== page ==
Cross-classification and the analysis of variance
Introduction. In earlier editions, cross-classification and averaging was presented as a method of analysis that stopped short of formal multiple regression but embodied the basic idea of net regression lines or curves. In the present edition the concept of net regression has already been presented on a mathematical basis; the "drift lines" of the short-cut graphic method have also been presented as approximations to the final net regression curves. When large numbers of observations are available, the idea of studying the relationship between X1 and X2within each of a number of subclasses of X3 is intuitively obvious. Most data of the census type are presented in the form of cross-tabulations, so that frequencies and average levels of a "dependent" variable can be obtained for different combinations of values (usually classes or ranges) of two or three "independent" variables. Average incomes of workers cross- classified by age and years of schooling would be an example. These are all quantitative factors. In addition there may be non-quantitative subdivisions--the first three variables may be available for male and female workers separately and for each state or region.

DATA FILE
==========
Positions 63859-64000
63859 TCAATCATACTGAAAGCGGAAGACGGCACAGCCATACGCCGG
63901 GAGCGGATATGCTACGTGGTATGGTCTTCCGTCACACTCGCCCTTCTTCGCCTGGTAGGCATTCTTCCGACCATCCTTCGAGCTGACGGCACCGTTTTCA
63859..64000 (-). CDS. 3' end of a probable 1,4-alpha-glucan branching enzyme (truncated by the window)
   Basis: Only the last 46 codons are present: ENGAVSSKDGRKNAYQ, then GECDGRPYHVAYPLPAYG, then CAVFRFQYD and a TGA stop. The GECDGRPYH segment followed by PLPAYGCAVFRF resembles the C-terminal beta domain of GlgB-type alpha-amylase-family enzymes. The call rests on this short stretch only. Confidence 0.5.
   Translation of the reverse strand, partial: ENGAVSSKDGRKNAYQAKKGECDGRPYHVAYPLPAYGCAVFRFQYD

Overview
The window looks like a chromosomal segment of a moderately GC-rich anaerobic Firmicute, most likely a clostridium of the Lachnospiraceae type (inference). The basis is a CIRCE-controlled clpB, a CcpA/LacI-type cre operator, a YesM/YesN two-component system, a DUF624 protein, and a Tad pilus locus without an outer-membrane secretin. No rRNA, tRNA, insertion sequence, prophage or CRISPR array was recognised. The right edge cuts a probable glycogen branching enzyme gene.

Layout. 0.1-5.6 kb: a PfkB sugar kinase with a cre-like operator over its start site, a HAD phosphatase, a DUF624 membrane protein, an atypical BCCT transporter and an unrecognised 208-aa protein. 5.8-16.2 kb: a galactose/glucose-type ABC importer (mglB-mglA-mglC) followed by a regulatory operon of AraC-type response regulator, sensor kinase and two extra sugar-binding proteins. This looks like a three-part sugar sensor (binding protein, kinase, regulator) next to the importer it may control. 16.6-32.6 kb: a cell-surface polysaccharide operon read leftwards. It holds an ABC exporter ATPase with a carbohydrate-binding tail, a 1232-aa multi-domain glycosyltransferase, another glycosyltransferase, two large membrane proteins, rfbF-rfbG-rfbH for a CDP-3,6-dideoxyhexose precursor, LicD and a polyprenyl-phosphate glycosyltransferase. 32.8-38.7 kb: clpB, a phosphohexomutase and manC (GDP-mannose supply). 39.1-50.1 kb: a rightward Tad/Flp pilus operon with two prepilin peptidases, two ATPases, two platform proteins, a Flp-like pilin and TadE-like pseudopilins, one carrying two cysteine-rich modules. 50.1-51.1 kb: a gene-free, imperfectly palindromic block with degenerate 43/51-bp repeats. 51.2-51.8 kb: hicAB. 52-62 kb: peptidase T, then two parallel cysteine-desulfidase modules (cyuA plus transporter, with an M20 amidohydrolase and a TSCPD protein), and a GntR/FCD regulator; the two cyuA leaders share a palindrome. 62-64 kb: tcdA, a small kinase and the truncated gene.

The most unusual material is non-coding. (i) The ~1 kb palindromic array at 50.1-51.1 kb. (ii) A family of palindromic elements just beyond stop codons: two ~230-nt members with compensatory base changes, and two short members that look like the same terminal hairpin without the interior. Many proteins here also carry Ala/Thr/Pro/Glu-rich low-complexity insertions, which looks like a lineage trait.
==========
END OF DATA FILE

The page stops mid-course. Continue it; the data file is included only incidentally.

Sometimes simple methods are overlooked, so the first section of this chapter will present an example of analysis by means of cross-classification and averaging. The remainder will present some basic principles of the analysis of variance and discuss its relationship to regression analysis. While analysis of variance has been developed primarily in connection with agricultural and biological experiments, its use has spread over the whole range of experimental sciences including, in recent years, some applications to the social sciences. For example, the formulas used in Chapter 22 to estimate the effects of a qualitative independent variable are based upon variance analysis concepts.